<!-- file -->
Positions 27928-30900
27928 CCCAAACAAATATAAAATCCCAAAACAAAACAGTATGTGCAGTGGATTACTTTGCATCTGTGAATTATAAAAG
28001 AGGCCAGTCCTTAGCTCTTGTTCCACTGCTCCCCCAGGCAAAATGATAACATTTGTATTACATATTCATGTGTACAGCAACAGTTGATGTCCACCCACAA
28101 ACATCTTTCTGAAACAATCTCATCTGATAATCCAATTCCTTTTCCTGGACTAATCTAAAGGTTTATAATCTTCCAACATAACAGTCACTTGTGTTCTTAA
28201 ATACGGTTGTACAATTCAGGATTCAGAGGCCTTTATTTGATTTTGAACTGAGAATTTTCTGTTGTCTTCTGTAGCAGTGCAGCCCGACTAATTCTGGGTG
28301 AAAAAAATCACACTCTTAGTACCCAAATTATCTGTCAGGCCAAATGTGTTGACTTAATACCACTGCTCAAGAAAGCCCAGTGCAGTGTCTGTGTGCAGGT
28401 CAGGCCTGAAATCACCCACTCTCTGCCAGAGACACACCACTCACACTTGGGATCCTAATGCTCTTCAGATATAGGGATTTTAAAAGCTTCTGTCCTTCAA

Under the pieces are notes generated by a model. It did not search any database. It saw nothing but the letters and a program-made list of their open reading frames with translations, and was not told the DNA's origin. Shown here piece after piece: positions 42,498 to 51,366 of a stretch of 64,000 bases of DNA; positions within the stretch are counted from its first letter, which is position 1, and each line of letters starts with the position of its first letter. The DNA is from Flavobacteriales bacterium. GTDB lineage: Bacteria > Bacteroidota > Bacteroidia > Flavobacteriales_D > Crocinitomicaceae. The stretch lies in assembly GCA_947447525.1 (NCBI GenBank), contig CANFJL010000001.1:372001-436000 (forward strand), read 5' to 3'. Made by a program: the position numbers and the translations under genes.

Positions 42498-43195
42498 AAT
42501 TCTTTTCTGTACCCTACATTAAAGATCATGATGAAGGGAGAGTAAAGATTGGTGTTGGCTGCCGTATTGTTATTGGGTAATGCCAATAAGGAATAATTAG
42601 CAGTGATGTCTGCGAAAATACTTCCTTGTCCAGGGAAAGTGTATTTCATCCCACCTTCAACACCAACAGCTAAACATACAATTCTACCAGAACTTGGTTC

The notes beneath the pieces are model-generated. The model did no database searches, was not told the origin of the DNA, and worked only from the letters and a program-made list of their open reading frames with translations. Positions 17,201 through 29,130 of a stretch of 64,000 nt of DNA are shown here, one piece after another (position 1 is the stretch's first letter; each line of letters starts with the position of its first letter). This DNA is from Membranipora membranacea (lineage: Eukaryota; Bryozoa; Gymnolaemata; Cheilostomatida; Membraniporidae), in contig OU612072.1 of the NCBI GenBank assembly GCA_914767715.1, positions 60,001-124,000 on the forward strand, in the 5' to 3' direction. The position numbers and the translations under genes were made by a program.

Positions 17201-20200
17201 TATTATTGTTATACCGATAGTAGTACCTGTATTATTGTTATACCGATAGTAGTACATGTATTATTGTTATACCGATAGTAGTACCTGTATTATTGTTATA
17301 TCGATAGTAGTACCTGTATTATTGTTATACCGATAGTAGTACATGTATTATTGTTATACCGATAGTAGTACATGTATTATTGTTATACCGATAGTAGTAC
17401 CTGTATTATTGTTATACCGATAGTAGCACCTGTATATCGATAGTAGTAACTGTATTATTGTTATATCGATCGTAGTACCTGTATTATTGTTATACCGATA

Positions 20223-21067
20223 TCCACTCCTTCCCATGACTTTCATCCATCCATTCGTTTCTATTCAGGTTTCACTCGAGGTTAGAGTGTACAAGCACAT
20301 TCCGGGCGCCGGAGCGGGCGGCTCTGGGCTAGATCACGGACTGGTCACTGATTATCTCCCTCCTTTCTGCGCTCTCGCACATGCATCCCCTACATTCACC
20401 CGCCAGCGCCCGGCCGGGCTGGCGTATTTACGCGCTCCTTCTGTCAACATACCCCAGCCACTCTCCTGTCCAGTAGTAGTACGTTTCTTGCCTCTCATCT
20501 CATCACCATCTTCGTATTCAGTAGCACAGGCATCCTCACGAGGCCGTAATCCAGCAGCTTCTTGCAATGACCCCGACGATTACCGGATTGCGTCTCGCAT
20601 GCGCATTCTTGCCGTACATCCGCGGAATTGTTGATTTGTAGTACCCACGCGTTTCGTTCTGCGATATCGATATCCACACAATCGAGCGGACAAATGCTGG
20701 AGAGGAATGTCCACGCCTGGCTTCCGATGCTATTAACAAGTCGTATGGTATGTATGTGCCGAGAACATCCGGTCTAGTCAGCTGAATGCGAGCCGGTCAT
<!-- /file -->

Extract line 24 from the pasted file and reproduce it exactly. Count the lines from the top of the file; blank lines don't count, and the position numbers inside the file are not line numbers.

20701 AGAGGAATGTCCACGCCTGGCTTCCGATGCTATTAACAAGTCGTATGGTATGTATGTGCCGAGAACATCCGGTCTAGTCAGCTGAATGCGAGCCGGTCAT